When my son Zach was a preschooler, he complained that we didn’t have a dedicated playroom like most of his friends did. This was pretty surprising considering just a couple of years earlier, he was quite happy playing in the 28″ x 52″ play area that was his crib.
Zach spent a LOT of time in his crib. We sleep trained him when he was 3.5 months old, and he took two 2.5 hour naps every day plus slept 13 hours at night. He clearly felt very at home in there. He’d refuse to get out of his crib after his nap or make me put him back after I changed his diaper.
He slept in his crib until he was over three years old because he never tried to climb out. We finally moved him out of the crib when it was recalled during the “Every Dropdown Crib Is a Death Trap Recall.”
He did wake up some times with his arms or his legs sticking out through the crib rails. We put in crib bumpers but had to remove them when he started pulling to standing. I remember so clearly him pulling himself up to a standing position, feeling so proud for a few seconds, then screaming in terror when he realized he didn’t know how to sit down again.
Zach would put everything in his crib: big toy fire trucks and cranes, books, all of his stuffed animals, and every blanket and pillow he could get his hands on. He would put foam alphabet tiles in his crib and make a car out of them, then take his trusty sidekick Panda for a drive.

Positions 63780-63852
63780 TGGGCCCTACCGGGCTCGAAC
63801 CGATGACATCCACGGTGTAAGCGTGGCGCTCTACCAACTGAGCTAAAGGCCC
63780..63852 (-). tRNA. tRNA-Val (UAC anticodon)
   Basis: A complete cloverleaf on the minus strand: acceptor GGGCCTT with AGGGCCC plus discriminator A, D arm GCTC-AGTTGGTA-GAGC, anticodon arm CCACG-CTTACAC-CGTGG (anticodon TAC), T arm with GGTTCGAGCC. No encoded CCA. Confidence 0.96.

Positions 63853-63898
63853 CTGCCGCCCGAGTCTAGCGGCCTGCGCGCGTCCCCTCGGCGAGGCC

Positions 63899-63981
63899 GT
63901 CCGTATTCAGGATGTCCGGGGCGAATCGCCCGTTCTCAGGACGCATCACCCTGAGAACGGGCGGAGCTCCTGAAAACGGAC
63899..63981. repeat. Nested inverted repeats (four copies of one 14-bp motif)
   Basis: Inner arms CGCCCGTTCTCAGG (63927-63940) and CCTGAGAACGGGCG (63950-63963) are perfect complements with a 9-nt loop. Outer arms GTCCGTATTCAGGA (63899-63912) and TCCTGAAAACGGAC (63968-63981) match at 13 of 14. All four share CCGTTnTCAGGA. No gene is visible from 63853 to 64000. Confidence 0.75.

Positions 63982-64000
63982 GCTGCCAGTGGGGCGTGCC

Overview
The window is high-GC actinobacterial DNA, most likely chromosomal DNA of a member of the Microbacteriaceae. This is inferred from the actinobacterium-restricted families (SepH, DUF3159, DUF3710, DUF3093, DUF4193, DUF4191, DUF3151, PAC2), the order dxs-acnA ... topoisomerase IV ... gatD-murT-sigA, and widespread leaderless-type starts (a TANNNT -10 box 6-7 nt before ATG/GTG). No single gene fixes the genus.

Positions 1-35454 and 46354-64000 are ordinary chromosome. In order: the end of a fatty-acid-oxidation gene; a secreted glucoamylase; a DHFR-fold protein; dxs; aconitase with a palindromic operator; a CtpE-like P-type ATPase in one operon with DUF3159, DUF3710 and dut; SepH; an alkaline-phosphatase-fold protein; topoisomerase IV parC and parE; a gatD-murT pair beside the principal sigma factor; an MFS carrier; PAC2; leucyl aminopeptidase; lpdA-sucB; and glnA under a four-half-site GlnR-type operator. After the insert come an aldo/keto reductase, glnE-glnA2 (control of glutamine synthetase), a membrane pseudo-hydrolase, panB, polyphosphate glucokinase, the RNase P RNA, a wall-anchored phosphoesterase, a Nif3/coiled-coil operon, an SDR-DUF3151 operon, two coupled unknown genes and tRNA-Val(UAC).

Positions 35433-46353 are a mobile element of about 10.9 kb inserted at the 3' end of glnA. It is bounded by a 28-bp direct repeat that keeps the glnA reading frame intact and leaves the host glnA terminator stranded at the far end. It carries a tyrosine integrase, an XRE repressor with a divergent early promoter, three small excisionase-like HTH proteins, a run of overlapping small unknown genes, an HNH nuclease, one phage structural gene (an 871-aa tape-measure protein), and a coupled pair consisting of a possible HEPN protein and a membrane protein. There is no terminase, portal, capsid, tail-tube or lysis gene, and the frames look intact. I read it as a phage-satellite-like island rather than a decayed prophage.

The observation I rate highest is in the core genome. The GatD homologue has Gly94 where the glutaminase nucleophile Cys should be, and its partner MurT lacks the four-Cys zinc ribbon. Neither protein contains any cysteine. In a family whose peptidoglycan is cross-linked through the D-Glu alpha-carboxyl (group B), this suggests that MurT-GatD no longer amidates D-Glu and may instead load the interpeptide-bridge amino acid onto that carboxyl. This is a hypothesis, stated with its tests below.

He’d use his crib as a picnic area for birthday and tea parties with his stuffed animals. He was so sweet to them. He’d tell them, “Good job!” My friend told me that her son was always putting his stuffed animals in timeout I’ll admit, I felt smug and superior. Now I know that even really mischievous toddlers can become really sweet first graders.
He’d use the crib rail as a keyboard and play music while singing and dancing.
One day I asked my husband if I could lay all day in bed and read, and he said, “Sure, as long as you do it in Zach’s crib.” To both his and Zach’s surprise, I pulled a stool over and climbed into the crib. Zach had been looking at a book, but he couldn’t stop looking over at me and laughing.
Zach will be seven years old this summer, and I’m glad he’s comfortable out in the world at school, museums, zoos, and the beach, but I still miss reaching my fingers through the crib rails to tickle him and hearing him squeal with delight.
Did you kids love or hate their cribs?
This post is part of DropCam’s “Tales from the Playroom” series. DropCam makes a high-definition video baby monitor.